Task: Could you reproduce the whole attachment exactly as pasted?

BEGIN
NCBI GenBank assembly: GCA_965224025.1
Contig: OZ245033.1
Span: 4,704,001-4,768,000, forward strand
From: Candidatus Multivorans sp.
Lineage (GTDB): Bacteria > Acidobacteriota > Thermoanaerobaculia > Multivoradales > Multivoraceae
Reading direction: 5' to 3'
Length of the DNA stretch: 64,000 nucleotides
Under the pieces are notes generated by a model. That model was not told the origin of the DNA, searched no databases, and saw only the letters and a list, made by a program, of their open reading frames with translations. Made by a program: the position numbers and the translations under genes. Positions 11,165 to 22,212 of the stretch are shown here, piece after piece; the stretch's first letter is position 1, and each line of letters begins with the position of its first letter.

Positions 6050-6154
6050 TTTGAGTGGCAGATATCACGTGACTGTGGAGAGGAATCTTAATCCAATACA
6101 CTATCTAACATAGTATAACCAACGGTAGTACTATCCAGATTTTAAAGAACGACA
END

NCBI GenBank assembly: GCA_965224025.1
Contig: OZ245033.1
Span: 4,704,001-4,768,000, forward strand
From: Candidatus Multivorans sp.
Lineage (GTDB): Bacteria > Acidobacteriota > Thermoanaerobaculia > Multivoradales > Multivoraceae
Reading direction: 5' to 3'
Length of the DNA stretch: 64,000 nucleotides
Under the pieces are notes generated by a model. That model was not told the origin of the DNA, searched no databases, and saw only the letters and a list, made by a program, of their open reading frames with translations. Made by a program: the position numbers and the translations under genes. Positions 11,165 to 22,212 of the stretch are shown here, piece after piece; the stretch's first letter is position 1, and each line of letters begins with the position of its first letter.

Positions 6050-6154
6050 TTTGAGTGGCAGATATCACGTGACTGTGGAGAGGAATCTTAATCCAATACA
6101 CTATCTAACATAGTATAACCAACGGTAGTACTATCCAGATTTTAAAGAACGACA